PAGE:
The General Data Protection Regulation (GDPR) is here, and it affects every organisation that handles data.

In preparing for GDPR, you should have:

  • Reviewed and amended your privacy policies and notices.
  • Established a system for managing and correcting the data you share with other organisations.
  • Ensured you are able to comply with the new Subject Access obligations.
  • Reviewed your legal basis for processing data, and ensured your consent management is compliant.
  • Understood the requirement for Privacy Impact Assessments, and data breach reporting, and prepared to use them.
  • Put in place policies, procedures and monitoring processes to manage your compliance.
  • Considered the need to appoint a suitably qualified Data Protection Officer.
  • Trained your organisation so that it understands the new rules and obligations.

If you haven’t completed these steps yet, it’s not too late! Speak to one of our experts today for confidential and no obligation advice.

Privacy policies and notices

Under the GDPR you need to explain your legal basis for processing data and how long you will retain the data for, and tell data subjects they have a right to complain to the Information Commissioners’ Office if they think there is something wrong. The explanations that you give to data subjects must be easy to understand and concise.

Managing and correcting data

You need to know what personal data you hold, where it came from and who you share it with because there is a new obligation to tell other organisations, who you’ve shared data with, about any inaccuracies in the data you shared. This is in addition to the current obligation to ensure the data you hold is accurate.

Subject Access

You will now normally have just a month to comply with a subject access request, and in most circumstances you won’t be able to charge for providing the information. When responding to a subject access request you’ll also need to explain our data retention period and the right to have inaccurate data corrected. When responding you have to provide the data electronically and in a commonly used format where required by the data subject.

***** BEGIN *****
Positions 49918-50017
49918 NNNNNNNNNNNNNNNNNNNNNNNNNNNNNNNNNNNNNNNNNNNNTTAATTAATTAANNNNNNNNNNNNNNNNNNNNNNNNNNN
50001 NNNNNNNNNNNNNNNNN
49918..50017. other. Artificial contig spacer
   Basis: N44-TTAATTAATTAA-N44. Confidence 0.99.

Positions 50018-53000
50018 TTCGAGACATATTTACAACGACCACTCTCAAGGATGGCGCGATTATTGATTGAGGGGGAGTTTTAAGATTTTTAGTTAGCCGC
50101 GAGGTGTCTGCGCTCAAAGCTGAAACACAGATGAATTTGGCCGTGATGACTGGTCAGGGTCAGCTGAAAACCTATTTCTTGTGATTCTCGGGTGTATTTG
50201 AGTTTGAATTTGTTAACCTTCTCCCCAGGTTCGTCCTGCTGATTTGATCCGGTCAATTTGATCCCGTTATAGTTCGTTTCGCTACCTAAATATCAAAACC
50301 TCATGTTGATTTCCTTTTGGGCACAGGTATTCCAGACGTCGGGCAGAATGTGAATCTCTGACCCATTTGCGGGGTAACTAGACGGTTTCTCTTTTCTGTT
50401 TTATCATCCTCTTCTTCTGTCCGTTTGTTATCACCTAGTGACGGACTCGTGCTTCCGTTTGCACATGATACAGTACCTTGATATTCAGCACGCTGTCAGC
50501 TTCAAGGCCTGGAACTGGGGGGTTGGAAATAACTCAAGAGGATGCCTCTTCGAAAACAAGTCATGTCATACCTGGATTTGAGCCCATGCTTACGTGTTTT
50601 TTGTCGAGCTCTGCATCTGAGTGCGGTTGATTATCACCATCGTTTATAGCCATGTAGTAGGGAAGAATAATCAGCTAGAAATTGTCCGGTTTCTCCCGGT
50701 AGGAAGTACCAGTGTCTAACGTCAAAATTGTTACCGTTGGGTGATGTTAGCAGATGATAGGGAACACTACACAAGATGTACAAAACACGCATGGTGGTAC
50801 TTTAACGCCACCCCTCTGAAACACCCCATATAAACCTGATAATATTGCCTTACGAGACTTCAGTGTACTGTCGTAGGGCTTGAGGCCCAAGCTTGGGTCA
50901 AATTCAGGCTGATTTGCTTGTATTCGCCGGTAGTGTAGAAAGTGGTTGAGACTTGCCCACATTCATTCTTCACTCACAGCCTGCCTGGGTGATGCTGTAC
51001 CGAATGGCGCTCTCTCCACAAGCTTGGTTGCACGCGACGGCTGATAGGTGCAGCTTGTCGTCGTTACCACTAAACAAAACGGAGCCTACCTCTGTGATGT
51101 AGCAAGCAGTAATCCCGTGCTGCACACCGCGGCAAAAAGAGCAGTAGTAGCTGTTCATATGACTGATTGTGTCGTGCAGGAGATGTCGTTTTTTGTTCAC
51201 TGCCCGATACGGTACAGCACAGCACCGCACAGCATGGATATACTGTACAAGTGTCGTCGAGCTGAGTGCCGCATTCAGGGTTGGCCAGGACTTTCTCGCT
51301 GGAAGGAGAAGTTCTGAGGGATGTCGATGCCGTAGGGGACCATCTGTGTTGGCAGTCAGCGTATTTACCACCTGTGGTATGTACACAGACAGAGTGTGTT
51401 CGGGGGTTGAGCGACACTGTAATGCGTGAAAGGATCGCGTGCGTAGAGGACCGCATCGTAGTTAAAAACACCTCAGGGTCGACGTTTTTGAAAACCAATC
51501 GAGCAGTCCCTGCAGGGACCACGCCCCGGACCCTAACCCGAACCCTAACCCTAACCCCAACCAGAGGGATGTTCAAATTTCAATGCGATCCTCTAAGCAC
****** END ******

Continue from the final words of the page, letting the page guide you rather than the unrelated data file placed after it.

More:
Processing and consents

Under GDPR rights of data subjects differ depending on the legal basis for their data being processed. If you rely upon consent for data processing the data subject’s rights are greater. You’ll need a system for understanding and managing the basis on which you process data, and if you rely upon consent GDPR makes it clear that you must be able to demonstrate that consent was given meaning that you will need an effective audit trail. If the data relates to a child you also need their parent or guardian’s consent.

Privacy Impact Assessments and Data Breaches

In high-risk situations, for example in the use of new technology or where processing is likely to significantly affect individuals, you are likely to be required to carry out a Privacy Impact Assessments (PIAs). If this may apply to you you’ll need to put in place a process for implementing them in your organisation, including deciding who will take responsibility for them.

If you suffer a data breach you will be required to notify the Information Commissioners Office and if the breach might expose the affected data subjects to harm or loss you will also need to notify each data subject.

Systems and Controls

The GDPR introduces an accountability principle meaning you will need to be able to show you comply with the GDPR requirements, and have effective policies, procedures and auditing tools to demonstrate that compliance is being met. You should ensure somebody in your organisation has responsibility for this and regularly reviews your systems and controls to ensure that they remain adequate.

Data Protection Officer

Organisations that are public bodies, or whose processing either involves (a) regular and systematic monitoring of data subjects on a large scale, or (b) large scale processing of special categories of data, will be required to appoint a suitably qualified Data Protection Officer.

Training

Everybody in your organisation needs to know and understand how GDPR affects them. If you have a compliance failure you’ll need to be able to show what action you took to prevent it from occurring and that includes making sure that employees were properly trained on how to meet their obligations.

What happens if you get it wrong?

The ICO can impose fines of up to 4% of turnover for non-compliance related to GDPR so make sure your organisation is prepared.

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